Meeting for the first time in at least 15 years, the Delaware County Voter Registration Commission yesterday raised concerns about more than 4,000 voter-registration cards that may have been issued in error and, in another action, rejected 250 voter-registration applications.

Hugh A. Donaghue, the commission's solicitor, said publicity about irregularities in the voter-registration drive of the Association of Community Organizations for Reform Now (ACORN), an advocacy group for low-income and minority citizens, prompted him to check Delaware County's procedures regarding bulk registrations a couple of weeks ago.

"I was shocked" to learn that election officials were issuing cards even when verification procedures failed, a possible violation of the Help America Vote Act (HAVA) of 2002, Donaghue said.

HAVA requires applicants to submit the last four digits of their Social Security number or their driver's license number, which are doublechecked through the respective databases. When the information does not match, a first-class letter is sent to the applicant requesting them to contact the Bureau of Elections, Donaghue said.

If the letters come back with "addressee unknown" or applicants do not respond, cards should not be issued but were - as many as 5,000, he said.

When he questioned Delaware County election officials, Donaghue said they cited an August 2006 "clarification" memo from the Pennsylvania Department of State, which encouraged election officials to "override" the requirement that numbers match, he said.

The memo says that "rejecting voter registration applications solely on" mismatched numbers is not required by HAVA or Pennsylvania law and could serve to disenfranchise eligible voters. Often, when numbers can't be verified, they have just been transposed or misread, the memo said.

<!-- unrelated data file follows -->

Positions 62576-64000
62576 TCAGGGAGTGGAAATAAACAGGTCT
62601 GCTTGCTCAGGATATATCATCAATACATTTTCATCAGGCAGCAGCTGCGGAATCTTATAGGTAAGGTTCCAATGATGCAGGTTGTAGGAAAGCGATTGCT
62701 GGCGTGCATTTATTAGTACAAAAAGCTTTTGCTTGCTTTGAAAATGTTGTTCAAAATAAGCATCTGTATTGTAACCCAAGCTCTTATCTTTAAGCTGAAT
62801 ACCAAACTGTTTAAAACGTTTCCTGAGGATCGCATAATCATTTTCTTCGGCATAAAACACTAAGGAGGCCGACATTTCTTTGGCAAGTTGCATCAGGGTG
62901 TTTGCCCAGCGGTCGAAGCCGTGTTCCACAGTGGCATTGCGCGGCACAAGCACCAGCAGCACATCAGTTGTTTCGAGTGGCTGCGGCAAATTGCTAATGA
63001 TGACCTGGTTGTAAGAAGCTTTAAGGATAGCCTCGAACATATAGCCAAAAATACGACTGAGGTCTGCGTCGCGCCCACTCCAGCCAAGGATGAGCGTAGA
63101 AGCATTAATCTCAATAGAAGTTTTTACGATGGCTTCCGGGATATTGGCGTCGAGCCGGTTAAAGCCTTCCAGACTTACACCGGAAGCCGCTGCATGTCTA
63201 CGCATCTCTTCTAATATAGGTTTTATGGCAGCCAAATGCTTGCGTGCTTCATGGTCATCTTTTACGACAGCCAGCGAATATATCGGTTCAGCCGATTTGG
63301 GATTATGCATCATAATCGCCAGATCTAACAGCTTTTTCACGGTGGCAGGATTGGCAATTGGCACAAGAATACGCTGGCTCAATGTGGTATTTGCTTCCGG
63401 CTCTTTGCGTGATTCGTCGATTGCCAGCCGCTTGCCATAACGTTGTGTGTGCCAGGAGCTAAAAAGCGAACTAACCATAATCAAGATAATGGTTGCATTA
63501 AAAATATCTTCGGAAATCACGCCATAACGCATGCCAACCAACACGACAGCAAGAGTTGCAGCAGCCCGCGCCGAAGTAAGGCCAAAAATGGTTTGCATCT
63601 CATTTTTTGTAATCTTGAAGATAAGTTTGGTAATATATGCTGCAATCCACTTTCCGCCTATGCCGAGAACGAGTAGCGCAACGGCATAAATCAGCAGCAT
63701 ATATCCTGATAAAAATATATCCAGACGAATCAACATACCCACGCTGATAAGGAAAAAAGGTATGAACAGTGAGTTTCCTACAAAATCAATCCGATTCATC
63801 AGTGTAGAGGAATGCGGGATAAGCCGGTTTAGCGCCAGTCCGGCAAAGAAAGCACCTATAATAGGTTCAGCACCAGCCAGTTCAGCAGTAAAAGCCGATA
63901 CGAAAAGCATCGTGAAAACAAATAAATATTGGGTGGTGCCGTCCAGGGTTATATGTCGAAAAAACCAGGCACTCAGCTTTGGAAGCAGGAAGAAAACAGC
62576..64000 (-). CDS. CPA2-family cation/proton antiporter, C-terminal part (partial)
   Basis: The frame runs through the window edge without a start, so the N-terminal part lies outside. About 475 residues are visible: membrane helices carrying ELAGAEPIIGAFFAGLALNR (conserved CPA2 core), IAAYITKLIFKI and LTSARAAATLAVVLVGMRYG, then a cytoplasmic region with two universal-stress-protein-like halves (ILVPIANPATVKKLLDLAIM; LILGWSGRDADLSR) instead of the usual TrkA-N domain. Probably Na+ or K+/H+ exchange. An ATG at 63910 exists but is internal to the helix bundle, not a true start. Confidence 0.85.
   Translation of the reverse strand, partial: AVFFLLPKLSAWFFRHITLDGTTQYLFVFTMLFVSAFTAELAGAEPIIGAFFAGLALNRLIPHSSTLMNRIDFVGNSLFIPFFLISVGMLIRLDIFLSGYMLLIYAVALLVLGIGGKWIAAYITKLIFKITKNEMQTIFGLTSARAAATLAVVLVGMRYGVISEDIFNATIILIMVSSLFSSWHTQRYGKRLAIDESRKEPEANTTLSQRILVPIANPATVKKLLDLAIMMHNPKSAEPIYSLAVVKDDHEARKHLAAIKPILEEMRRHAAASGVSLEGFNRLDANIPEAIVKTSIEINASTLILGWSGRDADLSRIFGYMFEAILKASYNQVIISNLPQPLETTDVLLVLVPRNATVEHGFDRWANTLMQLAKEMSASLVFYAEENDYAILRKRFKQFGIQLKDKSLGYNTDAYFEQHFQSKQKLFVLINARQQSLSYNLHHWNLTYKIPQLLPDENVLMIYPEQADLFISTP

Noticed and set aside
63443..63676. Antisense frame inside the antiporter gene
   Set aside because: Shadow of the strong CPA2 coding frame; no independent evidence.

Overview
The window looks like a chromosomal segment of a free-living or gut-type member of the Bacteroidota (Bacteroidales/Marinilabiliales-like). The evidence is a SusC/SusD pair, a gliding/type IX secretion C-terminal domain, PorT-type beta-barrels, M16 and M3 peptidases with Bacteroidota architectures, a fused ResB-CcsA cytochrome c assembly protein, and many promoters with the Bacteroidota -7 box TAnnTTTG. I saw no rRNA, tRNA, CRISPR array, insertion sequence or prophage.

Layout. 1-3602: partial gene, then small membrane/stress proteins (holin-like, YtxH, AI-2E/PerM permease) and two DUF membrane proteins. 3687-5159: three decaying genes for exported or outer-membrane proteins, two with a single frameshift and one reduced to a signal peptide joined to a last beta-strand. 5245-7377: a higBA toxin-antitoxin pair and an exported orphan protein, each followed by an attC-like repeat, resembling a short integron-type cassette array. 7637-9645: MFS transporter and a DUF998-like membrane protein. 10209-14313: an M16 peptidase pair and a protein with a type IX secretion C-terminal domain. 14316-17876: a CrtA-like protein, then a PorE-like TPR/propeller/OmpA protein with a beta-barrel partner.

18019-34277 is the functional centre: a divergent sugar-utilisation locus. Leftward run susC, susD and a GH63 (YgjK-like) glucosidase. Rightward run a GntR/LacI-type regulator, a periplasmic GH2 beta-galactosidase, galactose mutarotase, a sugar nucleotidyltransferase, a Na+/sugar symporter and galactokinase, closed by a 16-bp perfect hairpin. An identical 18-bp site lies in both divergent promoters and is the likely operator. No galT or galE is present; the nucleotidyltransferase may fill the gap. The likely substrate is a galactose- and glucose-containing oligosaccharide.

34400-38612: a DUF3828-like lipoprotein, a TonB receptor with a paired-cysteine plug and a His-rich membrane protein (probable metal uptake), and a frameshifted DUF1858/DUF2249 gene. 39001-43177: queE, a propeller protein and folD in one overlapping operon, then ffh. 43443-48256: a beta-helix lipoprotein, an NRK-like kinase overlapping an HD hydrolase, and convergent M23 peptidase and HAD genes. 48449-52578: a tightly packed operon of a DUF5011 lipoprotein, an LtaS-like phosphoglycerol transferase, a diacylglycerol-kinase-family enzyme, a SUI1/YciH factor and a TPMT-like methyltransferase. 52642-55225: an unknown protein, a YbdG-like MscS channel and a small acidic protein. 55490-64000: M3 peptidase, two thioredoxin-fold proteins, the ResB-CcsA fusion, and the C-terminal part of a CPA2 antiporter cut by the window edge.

The memo recommends that election officials seek counsel from solicitors and the Voter Registration Commission.

Rebecca Halton, deputy press secretary for the state department, said yesterday that she had no information that any other county had interpreted the memo the way that Delaware County did.

"The department does not encourage, recommend or condone registering ineligible or unverifiable voter registration applications, by any county, organization or individual," said Halton.

She said the purpose of the memo was "to explain to county voter registration commissions and their staffs" that determining an applicant's qualification is the responsibility of the voter registration commission," which should base the decision on all information available, "not just a failure to achieve a match through the HAVA check/verification process."

Carmen P. Belefonte, the head of Delaware County's three-member voter registration commission and one of its two Republican members, said the group has never met in at least 15 years because "there's never been a need."

"We did the right thing today," he said of the 250 rejections. "We didn't deprive anyone of the right to vote; if they're legitimate voters, they can vote provisionally."

Both Belefonte and Donaghue, who said they were told the 250 rejected applications were submitted by ACORN, denied that the last-minute efforts were politically motivated, noting that the one Democrat on the commission, Ann O'Keefe, also approved the rejections.

Officials at ACORN, which has been attacked nationally in recent weeks for what Republicans have called a pattern of voter-registration fraud, said a small percentage of their $8-an-hour workers attempted to defraud the organization and were fired.

ACORN representatives said they marked applications collected by those workers "suspicious," and turned them in so that election officials could rule on their validity.